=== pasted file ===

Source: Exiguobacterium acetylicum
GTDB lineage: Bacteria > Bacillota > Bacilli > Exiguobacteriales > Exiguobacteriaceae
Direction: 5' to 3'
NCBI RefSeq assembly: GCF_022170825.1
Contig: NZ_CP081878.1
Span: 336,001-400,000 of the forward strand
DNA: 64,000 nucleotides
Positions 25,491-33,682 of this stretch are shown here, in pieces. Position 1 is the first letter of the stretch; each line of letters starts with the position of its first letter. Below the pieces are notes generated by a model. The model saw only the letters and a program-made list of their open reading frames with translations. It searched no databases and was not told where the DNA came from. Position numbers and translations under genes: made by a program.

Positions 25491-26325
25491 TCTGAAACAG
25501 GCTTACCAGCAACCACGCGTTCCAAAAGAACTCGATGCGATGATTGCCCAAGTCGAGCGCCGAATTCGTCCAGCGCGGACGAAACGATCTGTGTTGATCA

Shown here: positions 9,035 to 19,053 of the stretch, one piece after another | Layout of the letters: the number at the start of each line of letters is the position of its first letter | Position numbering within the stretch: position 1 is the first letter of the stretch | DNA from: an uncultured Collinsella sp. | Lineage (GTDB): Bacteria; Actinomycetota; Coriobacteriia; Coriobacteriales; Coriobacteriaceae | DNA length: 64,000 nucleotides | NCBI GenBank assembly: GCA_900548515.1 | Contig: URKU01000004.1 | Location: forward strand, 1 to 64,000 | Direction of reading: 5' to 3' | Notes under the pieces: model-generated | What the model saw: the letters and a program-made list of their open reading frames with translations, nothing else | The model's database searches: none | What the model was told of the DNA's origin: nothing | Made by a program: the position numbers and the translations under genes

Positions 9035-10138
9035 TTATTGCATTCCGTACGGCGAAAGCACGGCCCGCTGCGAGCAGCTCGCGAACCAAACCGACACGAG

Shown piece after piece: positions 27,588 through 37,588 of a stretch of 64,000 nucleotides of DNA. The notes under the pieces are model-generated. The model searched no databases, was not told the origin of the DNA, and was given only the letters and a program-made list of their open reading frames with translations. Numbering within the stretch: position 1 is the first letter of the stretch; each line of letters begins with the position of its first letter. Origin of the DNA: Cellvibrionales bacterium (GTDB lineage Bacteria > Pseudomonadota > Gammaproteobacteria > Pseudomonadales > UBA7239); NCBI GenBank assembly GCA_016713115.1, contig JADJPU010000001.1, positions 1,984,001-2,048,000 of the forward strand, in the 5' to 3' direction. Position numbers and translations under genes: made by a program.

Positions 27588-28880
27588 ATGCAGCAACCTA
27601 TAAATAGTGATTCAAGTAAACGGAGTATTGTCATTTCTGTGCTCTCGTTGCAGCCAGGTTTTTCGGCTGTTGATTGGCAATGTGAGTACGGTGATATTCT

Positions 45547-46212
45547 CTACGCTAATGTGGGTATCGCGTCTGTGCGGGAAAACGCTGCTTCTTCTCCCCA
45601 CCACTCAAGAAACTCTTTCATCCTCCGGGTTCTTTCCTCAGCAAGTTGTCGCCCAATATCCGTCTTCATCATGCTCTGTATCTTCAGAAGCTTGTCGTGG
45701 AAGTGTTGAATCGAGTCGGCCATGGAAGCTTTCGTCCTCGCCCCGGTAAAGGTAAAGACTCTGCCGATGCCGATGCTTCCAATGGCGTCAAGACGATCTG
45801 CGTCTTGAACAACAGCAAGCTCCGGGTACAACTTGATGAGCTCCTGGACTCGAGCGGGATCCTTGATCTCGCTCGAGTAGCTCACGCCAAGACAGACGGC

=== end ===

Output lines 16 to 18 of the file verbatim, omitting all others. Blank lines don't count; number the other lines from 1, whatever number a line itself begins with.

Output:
Positions 27588-28880
27588 ATGCAGCAACCTA
27601 TAAATAGTGATTCAAGTAAACGGAGTATTGTCATTTCTGTGCTCTCGTTGCAGCCAGGTTTTTCGGCTGTTGATTGGCAATGTGAGTACGGTGATATTCT